Scientists Discover Why Combo Treatment Works for People with High-Risk Prostate Cancer


The vast majority of high-risk prostate cancer cases are caused by abnormally high activity of a protein called the androgen receptor. Present in many prostate cells, androgen receptors detect androgen hormones (including testosterone), and in response, turn on or off genes. Genes that are regulated by androgen hormones are critical for the development of the prostate and maintenance of its function. But when the androgen receptor is overly active, which can occur via several different processes in the aging prostate, it can activate genes that can lead to uncontrolled proliferation of prostate cells. This contributes to the development of aggressive prostate cancer. Continue reading…


Differential Androgen Deprivation Therapies with Anti-Androgens of Casodex or MDV3100 vs Anti-Androgen Receptor of ASC-J9 Lead to Promote vs Suppress Prostate Cancer Metastasis

“Despite the fact that androgen deprivation therapy (ADT) can effectively reduce prostate tumor size, its effect on prostate cancer (PCa) metastasis remains unclear. We examined the existing data of the ADT treated PCa patients to analyze therapy effects on primary tumors size, prostate specific antigen (PSA) values, and metastatic incidence. We found the current ADT might lead to primary tumors reduction with PSA decreases, yet metastases increase in some PCa patients.”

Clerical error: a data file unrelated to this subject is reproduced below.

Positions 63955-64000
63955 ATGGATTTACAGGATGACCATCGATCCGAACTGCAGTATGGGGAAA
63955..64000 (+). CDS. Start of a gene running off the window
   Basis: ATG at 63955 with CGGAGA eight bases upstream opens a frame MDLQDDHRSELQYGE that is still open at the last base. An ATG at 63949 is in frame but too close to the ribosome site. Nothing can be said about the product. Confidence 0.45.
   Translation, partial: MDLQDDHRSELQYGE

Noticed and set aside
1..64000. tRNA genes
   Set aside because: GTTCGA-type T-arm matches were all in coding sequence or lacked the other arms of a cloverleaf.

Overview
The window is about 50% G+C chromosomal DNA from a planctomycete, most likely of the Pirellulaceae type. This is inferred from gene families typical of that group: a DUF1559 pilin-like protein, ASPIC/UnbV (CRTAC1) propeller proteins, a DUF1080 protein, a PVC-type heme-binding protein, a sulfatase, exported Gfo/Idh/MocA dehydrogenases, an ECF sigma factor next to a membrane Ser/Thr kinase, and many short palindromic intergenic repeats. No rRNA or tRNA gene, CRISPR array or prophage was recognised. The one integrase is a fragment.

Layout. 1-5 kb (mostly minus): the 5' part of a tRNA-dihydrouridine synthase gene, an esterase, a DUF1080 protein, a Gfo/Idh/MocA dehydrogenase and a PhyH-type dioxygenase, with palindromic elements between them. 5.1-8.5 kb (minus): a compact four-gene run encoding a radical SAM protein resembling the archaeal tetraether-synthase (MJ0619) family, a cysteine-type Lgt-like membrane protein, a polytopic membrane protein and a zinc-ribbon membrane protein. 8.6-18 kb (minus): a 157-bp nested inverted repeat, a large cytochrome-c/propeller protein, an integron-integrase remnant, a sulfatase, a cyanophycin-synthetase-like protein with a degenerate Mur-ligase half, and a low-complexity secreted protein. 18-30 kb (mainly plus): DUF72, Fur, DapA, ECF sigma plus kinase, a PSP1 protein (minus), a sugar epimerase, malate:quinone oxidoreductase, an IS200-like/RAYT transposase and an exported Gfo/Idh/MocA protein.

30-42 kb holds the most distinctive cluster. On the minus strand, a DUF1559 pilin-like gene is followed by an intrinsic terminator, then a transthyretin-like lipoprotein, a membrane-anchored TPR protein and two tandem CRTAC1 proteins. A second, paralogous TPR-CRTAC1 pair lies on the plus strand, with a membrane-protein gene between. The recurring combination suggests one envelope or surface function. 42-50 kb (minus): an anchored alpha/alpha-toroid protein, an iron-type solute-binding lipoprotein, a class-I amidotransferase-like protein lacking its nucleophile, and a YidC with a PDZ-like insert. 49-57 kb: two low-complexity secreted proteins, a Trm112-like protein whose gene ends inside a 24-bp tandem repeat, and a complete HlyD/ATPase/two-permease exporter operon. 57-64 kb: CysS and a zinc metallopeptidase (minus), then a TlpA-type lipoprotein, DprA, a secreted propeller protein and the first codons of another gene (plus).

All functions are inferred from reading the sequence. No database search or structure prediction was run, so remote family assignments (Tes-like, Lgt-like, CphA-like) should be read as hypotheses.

How Much Hormonal Therapy Is Sufficient?


A recent trial suggests that the standard duration of hormonal therapy is longer than necessary for many patients. In the study, men with localized, but high-risk prostate cancer who were treated with hormonal therapy for 18 months lived just as long as those treated for 36 months. The phase III trial was conducted at multiple hospitals in Quebec, Canada. Dr. Abdenour Nabid of Sherbrooke University Hospital Center in Sherbrooke, Quebec, is lead author of the study. He presented these results last month at the American Society of Clinical Oncology Genitourinary (ASCO GU) Symposium in Orlando, Florida. Continue reading…